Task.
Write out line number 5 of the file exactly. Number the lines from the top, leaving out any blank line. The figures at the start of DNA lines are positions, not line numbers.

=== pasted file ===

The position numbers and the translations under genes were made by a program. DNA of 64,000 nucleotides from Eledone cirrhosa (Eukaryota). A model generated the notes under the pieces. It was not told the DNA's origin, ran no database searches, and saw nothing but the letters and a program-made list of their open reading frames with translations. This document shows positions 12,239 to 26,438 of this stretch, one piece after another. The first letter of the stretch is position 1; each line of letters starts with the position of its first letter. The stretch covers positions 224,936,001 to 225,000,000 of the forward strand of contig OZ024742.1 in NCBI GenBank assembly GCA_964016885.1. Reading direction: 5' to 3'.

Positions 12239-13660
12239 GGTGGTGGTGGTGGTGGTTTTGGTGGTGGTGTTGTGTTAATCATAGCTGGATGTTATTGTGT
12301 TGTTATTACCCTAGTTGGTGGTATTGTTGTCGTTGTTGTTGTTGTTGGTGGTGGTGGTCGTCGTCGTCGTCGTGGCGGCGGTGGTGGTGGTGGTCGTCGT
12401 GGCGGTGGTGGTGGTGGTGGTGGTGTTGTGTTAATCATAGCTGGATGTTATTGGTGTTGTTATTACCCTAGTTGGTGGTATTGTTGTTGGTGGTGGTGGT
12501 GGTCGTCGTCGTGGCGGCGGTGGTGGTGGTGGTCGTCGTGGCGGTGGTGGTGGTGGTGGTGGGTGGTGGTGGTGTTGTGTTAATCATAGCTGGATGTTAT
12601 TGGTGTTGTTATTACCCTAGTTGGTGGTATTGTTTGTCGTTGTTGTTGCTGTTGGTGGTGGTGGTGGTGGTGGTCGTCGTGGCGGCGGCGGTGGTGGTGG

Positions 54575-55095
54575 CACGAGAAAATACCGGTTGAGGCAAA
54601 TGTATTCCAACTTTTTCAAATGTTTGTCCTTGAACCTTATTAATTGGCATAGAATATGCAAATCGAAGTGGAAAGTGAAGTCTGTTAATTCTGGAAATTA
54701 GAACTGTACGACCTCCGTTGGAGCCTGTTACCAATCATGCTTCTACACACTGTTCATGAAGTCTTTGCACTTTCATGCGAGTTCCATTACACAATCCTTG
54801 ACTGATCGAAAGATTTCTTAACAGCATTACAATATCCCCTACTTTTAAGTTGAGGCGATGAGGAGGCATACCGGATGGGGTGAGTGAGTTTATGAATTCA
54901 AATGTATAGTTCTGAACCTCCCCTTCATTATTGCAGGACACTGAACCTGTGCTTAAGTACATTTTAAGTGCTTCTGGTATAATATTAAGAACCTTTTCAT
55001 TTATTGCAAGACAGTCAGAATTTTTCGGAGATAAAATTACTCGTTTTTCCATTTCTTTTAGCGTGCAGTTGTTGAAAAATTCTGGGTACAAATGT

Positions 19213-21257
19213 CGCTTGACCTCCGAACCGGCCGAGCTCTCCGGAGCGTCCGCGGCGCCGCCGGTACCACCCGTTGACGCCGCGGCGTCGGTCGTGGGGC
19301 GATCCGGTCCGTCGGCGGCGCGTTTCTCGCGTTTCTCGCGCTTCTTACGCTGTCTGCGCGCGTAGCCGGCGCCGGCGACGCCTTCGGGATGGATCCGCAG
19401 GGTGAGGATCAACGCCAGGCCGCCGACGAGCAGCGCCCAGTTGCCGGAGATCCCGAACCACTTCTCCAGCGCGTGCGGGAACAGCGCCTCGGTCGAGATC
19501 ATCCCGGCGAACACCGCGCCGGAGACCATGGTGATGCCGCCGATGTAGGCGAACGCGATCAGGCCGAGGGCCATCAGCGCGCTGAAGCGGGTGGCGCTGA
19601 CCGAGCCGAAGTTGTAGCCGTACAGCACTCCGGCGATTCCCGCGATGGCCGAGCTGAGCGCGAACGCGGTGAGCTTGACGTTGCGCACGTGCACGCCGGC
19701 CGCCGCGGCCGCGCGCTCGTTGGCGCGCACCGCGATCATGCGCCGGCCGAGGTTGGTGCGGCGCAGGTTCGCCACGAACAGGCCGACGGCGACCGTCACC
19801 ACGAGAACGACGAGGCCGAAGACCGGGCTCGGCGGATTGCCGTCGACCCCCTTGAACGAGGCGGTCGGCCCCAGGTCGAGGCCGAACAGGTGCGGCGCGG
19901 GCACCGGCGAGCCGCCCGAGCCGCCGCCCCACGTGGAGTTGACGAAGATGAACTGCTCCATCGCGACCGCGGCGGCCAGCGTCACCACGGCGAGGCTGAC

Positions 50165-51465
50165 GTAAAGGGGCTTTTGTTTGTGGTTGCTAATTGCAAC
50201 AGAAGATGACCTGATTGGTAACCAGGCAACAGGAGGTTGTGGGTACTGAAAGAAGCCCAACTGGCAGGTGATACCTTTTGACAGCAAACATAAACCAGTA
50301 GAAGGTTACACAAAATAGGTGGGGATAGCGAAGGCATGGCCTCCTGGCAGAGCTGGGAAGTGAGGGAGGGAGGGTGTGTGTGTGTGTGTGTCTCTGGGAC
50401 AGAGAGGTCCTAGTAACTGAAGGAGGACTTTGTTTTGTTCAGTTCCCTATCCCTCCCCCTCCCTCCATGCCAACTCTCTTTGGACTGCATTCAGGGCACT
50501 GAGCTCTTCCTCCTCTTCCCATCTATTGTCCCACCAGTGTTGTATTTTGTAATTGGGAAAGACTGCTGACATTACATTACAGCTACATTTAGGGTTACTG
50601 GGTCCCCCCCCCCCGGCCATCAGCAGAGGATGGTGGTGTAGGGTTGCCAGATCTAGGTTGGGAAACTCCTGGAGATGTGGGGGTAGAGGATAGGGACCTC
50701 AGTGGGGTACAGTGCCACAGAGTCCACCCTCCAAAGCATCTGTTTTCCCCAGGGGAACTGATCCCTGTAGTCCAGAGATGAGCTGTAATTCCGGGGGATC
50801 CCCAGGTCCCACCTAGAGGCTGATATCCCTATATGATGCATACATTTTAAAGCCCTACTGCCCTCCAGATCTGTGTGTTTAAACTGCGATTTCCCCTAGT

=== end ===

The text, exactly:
12401 GGCGGTGGTGGTGGTGGTGGTGGTGTTGTGTTAATCATAGCTGGATGTTATTGGTGTTGTTATTACCCTAGTTGGTGGTATTGTTGTTGGTGGTGGTGGT